Canadian Syncope Risk Score Identifies ED Monitoring Time Postsyncope

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The researchers found that 7.5% of patients suffered serious outcomes, and 3.7% of these patients were arrhythmic.
The researchers found that 7.5% of patients suffered serious outcomes, and 3.7% of these patients were arrhythmic.

HealthDay News — The risk for arrhythmic conditions can be identified quickly among patients with syncope presenting to the emergency department, according to a study published online Jan. 21 in Circulation.

Venkatesh Thiruganasambandamoorthy, M.B.B.S., from the University of Ottawa in Ontario, Canada, and colleagues conducted a prospective cohort study enrolling adults presenting to six emergency departments within 24 hours of syncope. A total of 5,581 patients were followed for 30 days for a primary outcome of serious arrhythmic conditions.

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The researchers found that 7.5 percent of patients suffered serious outcomes, and 3.7 percent of these patients were arrhythmic. Overall, 73.9, 19.0, and 7.1 percent were classified as low-, medium-, and high-risk, respectively, according to the Canadian Syncope Risk Score (CSRS). The CSRS accurately stratified patients as low-, medium-, and high-risk, with 0.4, 8.7, and 25.3 percent, respectively, suffering an arrhythmic outcome. In low-risk patients, half of arrhythmic outcomes were identified within two hours of emergency department arrival; for medium- and high-risk patients, half of arrhythmic outcomes were identified within six hours. After these cut points, the residual risk was 0.2, 5.0, and 18.1 percent for low-, medium-, and high-risk patients, respectively. Among medium- and high-risk patients, 91.7 percent of arrhythmic outcomes, including all ventricular arrhythmias, were identified within 15 days.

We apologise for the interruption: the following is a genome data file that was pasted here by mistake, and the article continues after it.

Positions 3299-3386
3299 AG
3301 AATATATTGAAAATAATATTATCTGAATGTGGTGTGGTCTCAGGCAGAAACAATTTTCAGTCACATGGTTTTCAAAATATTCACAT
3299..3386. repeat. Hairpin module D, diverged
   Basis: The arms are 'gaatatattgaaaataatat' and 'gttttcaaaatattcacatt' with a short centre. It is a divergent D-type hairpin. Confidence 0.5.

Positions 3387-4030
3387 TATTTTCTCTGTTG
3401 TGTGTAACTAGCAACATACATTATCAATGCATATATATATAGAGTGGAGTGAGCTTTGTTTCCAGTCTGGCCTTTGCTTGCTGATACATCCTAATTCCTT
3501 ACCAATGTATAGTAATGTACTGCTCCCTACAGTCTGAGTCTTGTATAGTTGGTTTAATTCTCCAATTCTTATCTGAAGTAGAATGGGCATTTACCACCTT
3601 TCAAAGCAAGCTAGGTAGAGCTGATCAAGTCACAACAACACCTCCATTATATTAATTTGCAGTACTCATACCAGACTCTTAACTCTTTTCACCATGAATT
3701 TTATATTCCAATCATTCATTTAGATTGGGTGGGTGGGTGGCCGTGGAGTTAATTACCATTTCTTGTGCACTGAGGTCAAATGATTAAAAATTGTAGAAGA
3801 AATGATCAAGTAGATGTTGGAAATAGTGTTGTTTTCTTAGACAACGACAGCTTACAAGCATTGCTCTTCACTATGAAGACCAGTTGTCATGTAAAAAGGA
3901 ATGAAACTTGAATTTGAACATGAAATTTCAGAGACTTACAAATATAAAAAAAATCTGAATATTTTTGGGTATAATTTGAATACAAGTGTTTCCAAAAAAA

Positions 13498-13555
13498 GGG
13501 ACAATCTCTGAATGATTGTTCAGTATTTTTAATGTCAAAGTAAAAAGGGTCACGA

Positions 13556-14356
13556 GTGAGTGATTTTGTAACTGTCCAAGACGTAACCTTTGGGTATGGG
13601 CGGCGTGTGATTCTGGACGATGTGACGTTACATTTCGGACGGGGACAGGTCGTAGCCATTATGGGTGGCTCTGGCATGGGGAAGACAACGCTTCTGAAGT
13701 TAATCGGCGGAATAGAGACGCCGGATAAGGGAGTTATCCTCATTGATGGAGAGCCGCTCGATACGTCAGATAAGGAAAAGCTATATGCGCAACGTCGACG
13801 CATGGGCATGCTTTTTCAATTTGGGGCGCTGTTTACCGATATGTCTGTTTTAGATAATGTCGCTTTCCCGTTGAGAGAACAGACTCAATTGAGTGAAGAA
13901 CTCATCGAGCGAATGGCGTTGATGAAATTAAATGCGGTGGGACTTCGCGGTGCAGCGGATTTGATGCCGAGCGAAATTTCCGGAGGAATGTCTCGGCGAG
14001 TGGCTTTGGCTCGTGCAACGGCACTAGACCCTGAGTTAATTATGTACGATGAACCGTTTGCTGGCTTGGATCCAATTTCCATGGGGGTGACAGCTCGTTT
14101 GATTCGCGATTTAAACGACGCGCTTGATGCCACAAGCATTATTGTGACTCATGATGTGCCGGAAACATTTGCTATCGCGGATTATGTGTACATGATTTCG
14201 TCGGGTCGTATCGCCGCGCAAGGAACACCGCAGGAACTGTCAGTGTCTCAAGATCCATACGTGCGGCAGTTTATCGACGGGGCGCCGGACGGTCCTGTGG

"Underlying arrhythmia is most often identified in the first two hours for CSRS low-risk patients, and in the first six hours for CSRS medium- and high-risk patients," the authors write.

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